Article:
Petroleum Product of the Week: Bicycles

As the weather warms, it’s time to bring out our bicycles and get back to riding! There’s nothing—to me—that’s more peaceful than riding my bike along the riverfront on a nice, warm day.

There’s so much that goes into making bikes, and they are becoming more and more popular as time goes by. You can now rent them to travel around busy cities, making your visit more fun and efficient than ever before.

They fell in popularity when automobiles began to grow, but they made a comeback during the 1970s’ oil crisis—around the same time that mountain bikes were introduced.

Bicycles have evolved and adapted over the years to include types and styles for general transportation, recreation, sport, competition, and more.

A Brief Bicycle History

In the late 1700s, the first bicycle-like device was introduced in France. It was essentially a modern bicycle without pedals, propelled by pushing it along with your feet.

The first steerable version was introduced in 1816 in Germany. This version rose in popularity throughout Europe and, in 1840, a Scottish blacksmith created a version that was operated by a foot pedal.

Leonardo Da Vinci’s bicycle sketch.

Metal-spoked wheels, solid rubber tires, ball-bearing hubs, and lever-operated, four-speed gearshifts were introduced in the 1860s. In 1866, a version was introduced that featured a large wheel in front and a very small wheel in back. This version became popular in the United States. The word first appeared in print in 1868; an English newspaper, The Daily News, called them “Bysicles and trysicles.” The word eventually evolved into “bicycles” as we know them today.

The first chain-driven bicycle was invented in 1885, which also featured a new design that proved to be safer for riders. This was also when pneumatic tires and freewheeling wheels were introduced, making bicycling smoother and easier than it had been before.

Some believe that Leonardo da Vinci may have envisioned the first bicycle as early as 1490, but he never tried to build it and his drawings weren’t found until the 1960s. Still, some are skeptics.

Plastics and Lubricants and Machines. Oh, my!

The bicycle frame is typically made from composite materials, which have proven to be stronger than the metals, steel, and alloy steel that were used prior to the 1990s. Stainless steel is used in various components, including the brakes and chains.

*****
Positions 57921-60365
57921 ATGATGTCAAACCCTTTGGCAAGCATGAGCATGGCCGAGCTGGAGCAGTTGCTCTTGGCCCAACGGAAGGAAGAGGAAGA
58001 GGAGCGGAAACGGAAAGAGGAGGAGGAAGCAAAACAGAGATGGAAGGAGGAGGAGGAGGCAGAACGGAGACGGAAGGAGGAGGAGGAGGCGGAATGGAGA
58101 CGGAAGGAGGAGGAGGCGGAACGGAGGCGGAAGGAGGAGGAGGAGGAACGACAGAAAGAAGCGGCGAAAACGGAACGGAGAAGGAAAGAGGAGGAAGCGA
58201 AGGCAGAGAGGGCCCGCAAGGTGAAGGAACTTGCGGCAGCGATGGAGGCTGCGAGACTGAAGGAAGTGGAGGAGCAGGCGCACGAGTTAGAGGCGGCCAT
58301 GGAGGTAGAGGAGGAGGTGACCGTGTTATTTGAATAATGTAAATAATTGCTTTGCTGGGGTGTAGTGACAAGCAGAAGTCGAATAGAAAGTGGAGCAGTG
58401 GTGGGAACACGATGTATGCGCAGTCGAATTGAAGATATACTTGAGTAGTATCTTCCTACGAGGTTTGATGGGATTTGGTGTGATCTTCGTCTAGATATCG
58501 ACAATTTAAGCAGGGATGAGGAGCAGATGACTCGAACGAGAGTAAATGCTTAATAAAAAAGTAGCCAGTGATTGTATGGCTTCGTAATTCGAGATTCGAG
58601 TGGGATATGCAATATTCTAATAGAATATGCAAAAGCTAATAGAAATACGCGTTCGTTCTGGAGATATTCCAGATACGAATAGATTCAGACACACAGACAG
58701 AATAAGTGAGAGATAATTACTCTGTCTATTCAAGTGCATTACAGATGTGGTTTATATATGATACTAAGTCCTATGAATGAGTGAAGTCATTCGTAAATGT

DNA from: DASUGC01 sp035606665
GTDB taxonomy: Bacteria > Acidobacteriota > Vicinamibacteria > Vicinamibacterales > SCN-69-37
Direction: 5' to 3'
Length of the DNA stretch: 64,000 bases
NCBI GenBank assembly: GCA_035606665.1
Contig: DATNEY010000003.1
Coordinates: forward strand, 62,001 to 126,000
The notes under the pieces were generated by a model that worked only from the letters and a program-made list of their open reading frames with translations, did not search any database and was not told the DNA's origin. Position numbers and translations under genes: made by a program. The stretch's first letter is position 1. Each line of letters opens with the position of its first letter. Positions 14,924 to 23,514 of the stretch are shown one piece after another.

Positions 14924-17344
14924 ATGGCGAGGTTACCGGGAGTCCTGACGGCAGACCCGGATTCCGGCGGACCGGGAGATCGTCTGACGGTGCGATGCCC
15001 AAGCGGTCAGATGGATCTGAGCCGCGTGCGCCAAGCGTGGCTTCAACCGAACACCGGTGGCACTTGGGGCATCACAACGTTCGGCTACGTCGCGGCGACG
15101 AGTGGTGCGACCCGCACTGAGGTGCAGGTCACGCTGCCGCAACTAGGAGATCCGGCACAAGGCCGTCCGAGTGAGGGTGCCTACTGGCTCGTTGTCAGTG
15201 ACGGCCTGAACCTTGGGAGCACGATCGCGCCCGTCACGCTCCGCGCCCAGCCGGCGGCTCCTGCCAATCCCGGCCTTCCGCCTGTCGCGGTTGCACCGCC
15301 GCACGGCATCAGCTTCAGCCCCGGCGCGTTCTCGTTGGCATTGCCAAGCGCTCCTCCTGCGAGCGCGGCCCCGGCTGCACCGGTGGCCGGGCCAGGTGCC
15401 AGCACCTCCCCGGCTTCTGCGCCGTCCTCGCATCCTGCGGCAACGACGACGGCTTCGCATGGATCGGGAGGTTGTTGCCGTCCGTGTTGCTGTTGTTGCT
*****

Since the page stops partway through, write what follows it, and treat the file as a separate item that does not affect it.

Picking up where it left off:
The bicycle’s seat is often covered in nylon or plastic, the latter of which is also used on the handlebars. Nylon is a plastic-based synthetic, and plastics come from petroleum. And this is all before we get to the manufacturing process. Just watch the video below to see the machines that are involved in the process (machines of which could not operate properly without proper lubricants… made from petroleum):

What’s amazing to me is that, though much of the process has been animated, the final touches are done the old-fashioned way. Skilled bicycle builders are responsible for adding finishing touches and making any necessary adjustments.

Now, I don’t know about you, but I have much more appreciation for my bike after learning about all of this. And developments just keep coming. Recently, Renishaw, in partnership with a British bicycle design company, made the first metal 3D bicycle.


If you’re looking to buy a lubricant suitable for use on your bicycle chain, try Liquid Wrench Super Lubricant!


Sources:

http://www.madehow.com/Volume-2/Bicycle.html
https://en.wikipedia.org/wiki/Bicycle
http://www.welovecycling.com/wide/2017/03/17/leonardo-da-vinci-invent-bicycle/
http://www.renishaw.com/en/first-metal-3d-printed-bicycle-frame-manufactured-by-renishaw-for-empire-cycles–24154

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